LIVE: The Bad Plus Joshua Redman @ Zankel Music Center, 10/23/15
Review by J Hunter
Photographs by Rudy Lu
The stage set at the Zankel Music Center for tenor master Joshua Redman and jazz provocateurs The Bad Plus (aka The Bad Plus Joshua Redman) was pretty bare-bones: drums, stand-up bass, piano, a tall stool and big mic for Redman… and a mahogany lectern with a simple green-and-gold “Skidmore College” banner hanging from the top of the dais. Did this show come with a lecture? Was this going to be on the Final? As it happened, the podium hadn’t been left out after an afternoon symposium. Skidmore President Dr. Philip A. Glotzbach used it to welcome the SRO crowd to the fifth anniversary celebration of the opening of Zankel Music Center.
Honestly, I was shocked; aside from the fact that I hadn’t known this was a special night, it seems like Zankel has been around forever, even though I was there opening night when Redman and piano icon Brad Mehldau christened the stage with an amazing set of mind-blowing duets. The Bad Plus also played Zankel during that opening season, though I missed that show. Now, these two major forces were back here, together, and thanks to the Zankel NOT being the Corning Preserve, we were able to hear every riveting syllable of the new musical language they have created.
The lectern stayed long enough for senior Artist-in-Residence John Nazarenko to introduce the band, who went directly into bassist Reid Anderson’s “Love Is the Answer”, a track from TBP’s eponymous 2001 Fresh Sound New Talent release. Fellow pianist Ethan Iverson started out in the clear, playing simple mournful chords, but then drummer Dave King used brushes to add a hissing samba beat, sending the piece into a sharp left turn. Redman came in on the second verse, keeping it very simple – simply beautiful. His high tones and Iverson’s ringing chords were simply made for this space, as was the massive tone and heavyweight lyric Anderson laid down on his solo. King was using just enough pressure to keep the rhythm interesting but not stampede Iverson’s follow-up solo, which was sublime. After a spectacular rising solo by Redman, the piece ended as it started, with simple hushed chords by Iverson.
From there, the group focused on tracks from its stellar 2015 Nonesuch release The Bad Plus Joshua Redman. Redman’s looping opening figure literally set the tone for Iverson’s rubato-centric “Faith Through Error,” which had Redman and King going absolutely dog nuts in space while Iverson just sat back and watched. “As This Moment Slips Away” is the opening track on TBPJR, and its purpose is to ease the listener into the unique matrix Redman and The Bad Plus have created; since we’d already been thrown off the raft on that score, the piece acted as a chance for everyone – including the band – to take a breath. Iverson added deep classical undertones to Redman’s “The Mending,” which swirled and shimmered like a Van Gogh painting, and King put down a beat on his own composition “Thrift Store Jewelry” that went from a gallop to a canter to I don’t know what as Redman went to town, blowing up the Zankel in the best way possible.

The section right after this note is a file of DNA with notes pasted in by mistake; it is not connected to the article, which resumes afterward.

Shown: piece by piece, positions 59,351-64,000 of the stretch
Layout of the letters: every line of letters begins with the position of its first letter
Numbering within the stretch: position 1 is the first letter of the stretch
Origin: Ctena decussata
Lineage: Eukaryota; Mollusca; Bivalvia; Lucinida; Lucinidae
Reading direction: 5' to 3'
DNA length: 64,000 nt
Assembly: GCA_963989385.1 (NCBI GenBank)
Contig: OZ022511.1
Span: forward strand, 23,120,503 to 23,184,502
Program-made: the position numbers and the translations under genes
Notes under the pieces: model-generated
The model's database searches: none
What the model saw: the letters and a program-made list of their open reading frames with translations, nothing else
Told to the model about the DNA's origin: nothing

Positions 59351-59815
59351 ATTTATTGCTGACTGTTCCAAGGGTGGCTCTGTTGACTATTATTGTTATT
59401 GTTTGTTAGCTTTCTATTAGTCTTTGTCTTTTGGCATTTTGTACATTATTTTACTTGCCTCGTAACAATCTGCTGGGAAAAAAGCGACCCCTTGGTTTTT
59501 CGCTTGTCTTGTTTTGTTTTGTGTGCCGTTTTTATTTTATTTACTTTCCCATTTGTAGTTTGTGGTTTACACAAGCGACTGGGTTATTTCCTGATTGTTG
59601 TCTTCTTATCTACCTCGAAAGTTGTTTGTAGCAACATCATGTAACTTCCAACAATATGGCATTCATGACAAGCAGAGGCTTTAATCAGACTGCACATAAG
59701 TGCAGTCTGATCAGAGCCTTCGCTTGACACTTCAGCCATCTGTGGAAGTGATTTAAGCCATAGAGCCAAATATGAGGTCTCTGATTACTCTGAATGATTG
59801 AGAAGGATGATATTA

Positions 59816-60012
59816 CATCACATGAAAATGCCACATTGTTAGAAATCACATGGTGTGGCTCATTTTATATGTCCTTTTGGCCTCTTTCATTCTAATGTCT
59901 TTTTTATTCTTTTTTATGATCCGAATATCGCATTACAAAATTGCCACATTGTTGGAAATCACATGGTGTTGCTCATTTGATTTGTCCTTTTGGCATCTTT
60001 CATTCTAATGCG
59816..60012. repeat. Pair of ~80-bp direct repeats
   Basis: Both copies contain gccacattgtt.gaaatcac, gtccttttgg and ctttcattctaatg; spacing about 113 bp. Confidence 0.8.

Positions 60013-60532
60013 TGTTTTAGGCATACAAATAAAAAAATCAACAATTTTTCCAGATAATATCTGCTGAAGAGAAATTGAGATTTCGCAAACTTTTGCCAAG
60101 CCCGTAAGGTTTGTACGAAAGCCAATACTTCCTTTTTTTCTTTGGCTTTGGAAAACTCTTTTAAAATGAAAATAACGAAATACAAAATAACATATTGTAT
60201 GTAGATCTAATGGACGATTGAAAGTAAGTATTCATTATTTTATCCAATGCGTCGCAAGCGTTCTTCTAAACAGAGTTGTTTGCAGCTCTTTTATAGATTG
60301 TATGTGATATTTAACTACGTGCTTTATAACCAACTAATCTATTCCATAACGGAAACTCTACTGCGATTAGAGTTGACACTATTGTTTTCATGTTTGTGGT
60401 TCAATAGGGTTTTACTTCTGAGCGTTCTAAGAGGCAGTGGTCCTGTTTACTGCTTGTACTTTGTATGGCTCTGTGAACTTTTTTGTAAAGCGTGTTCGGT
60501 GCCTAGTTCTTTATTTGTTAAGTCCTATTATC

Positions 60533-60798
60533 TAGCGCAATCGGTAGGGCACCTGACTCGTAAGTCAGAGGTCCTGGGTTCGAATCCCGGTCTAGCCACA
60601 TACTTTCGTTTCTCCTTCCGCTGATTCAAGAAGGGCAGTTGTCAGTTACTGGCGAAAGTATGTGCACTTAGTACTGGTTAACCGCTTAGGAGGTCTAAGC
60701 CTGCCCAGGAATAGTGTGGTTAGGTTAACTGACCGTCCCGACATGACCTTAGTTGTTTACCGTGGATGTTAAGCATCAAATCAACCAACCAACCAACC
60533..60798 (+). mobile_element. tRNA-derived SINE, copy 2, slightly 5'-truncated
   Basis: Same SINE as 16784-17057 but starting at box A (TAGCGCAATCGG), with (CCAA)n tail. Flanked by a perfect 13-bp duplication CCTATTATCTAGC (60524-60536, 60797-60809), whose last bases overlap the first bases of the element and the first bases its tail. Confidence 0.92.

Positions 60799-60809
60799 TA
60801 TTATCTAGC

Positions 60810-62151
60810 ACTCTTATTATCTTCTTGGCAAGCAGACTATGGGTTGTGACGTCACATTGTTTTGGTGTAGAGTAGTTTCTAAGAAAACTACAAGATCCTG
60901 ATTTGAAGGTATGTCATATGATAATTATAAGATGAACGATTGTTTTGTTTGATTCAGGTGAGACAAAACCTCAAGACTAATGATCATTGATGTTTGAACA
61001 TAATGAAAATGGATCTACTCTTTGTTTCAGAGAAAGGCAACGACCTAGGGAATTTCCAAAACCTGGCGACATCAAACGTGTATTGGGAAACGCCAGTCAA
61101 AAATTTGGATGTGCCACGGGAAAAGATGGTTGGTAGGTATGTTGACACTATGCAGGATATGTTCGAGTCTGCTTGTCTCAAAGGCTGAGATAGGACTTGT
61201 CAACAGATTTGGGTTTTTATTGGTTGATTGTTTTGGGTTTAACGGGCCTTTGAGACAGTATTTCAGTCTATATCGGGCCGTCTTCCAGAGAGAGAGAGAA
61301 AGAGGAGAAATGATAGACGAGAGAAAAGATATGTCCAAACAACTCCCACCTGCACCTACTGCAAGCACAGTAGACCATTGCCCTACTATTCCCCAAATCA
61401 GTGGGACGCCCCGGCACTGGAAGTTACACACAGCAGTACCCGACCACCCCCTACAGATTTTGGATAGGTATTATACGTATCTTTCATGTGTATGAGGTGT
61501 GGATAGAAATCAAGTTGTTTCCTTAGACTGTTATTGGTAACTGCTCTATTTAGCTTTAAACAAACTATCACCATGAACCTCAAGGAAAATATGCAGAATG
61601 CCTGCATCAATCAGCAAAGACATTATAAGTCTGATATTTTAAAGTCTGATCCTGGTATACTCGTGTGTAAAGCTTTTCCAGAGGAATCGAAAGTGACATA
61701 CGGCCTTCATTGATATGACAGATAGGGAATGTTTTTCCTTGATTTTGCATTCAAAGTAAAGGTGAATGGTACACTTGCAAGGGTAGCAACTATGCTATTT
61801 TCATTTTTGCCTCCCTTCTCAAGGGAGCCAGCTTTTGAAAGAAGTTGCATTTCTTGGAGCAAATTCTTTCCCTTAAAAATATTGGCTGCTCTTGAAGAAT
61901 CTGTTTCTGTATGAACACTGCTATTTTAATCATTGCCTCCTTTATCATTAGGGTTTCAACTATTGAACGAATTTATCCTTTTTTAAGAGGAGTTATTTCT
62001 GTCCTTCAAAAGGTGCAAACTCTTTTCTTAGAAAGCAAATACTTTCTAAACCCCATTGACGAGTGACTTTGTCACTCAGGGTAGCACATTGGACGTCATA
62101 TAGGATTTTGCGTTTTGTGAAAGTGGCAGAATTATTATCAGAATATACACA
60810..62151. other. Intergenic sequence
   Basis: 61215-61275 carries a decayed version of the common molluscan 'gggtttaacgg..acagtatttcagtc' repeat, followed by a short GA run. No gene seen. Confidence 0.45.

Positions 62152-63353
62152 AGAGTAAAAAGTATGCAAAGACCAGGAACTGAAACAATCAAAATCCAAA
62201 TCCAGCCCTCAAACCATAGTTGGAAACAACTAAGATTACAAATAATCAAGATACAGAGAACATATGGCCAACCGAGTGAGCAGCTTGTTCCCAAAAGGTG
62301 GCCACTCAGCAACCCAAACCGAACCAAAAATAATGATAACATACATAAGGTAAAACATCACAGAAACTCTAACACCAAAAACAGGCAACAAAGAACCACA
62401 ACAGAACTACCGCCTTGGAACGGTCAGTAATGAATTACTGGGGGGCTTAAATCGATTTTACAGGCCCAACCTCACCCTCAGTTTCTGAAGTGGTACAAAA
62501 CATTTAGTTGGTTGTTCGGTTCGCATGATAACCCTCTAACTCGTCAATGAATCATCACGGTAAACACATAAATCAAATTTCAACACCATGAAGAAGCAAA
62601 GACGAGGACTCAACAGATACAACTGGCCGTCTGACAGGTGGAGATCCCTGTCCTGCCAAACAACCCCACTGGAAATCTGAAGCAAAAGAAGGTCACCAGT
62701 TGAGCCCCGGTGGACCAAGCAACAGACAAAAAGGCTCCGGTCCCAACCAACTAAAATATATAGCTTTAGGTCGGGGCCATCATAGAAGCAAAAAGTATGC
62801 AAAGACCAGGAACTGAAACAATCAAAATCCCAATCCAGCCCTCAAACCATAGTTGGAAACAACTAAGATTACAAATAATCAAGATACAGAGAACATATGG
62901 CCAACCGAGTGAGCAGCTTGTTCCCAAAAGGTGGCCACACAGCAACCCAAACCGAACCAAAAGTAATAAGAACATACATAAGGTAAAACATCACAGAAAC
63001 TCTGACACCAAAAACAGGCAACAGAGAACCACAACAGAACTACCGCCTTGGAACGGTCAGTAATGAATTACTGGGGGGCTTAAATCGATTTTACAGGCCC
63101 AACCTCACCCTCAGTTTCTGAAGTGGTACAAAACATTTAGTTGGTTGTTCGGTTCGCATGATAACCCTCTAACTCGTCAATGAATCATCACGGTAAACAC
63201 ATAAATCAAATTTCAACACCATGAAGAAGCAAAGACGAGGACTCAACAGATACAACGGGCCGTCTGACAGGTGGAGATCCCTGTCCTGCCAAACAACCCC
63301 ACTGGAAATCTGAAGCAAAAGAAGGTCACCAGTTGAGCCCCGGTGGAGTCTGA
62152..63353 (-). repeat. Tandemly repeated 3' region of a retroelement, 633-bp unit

I’d originally described this partnership as a one-off pairing between two diametrically opposed superheroes that fight each other before they attack their common enemy. There was no fighting on this night, as The Bad Plus Joshua Redman were closer to the Fantastic Four than they were Batman vs. Superman. A smiling Redman looked on with respect and affection as Iverson worked through a high Gershwin-like solo on Anderson’s “Lack the Faith, But Not the Wine,” and Iverson and Anderson happily laid out to watch Redman and King use another deluge of rubato with attitude to shake, rattle and roll the Zankel on the chaotic “County Seat.” And where the raucous nature of Alive at Five worked against this fanatically detailed music, the sterling acoustics of the Zankel Music Center let the group showcase this concept in all its glory.
Redman’s saxophone seems to be the piece TBP was always missing, even though their unique take on this genre has stood tall for parts of two decades. By the same token, Redman’s presence brings a kind of normalization to The Bad Plus’ overall structure, giving it more power but less anarchy. The epic encore “Silence Is the Question” could well be TBPJR’s theme song, as it shows the final effect of this alliance. Iverson’s solo may have sounded like Bartok on a bender, but that vibe did not hijack the piece as it might have in the past. Meanwhile, Redman’s solos walked the high wire better than anything he’s created with James Farm or SFJAZZ Collective – two previous associations that seem a lot more natural than this current pairing. But then The Bad Plus Joshua Redman is only unlikely if you think these artists are where they were 10 or 15 years ago. Like the best jazz, this unit lives in the here and now, and to hear it now in a space that’s become such a major part of Greater Nippertown was truly an honor, as well as a damn good time.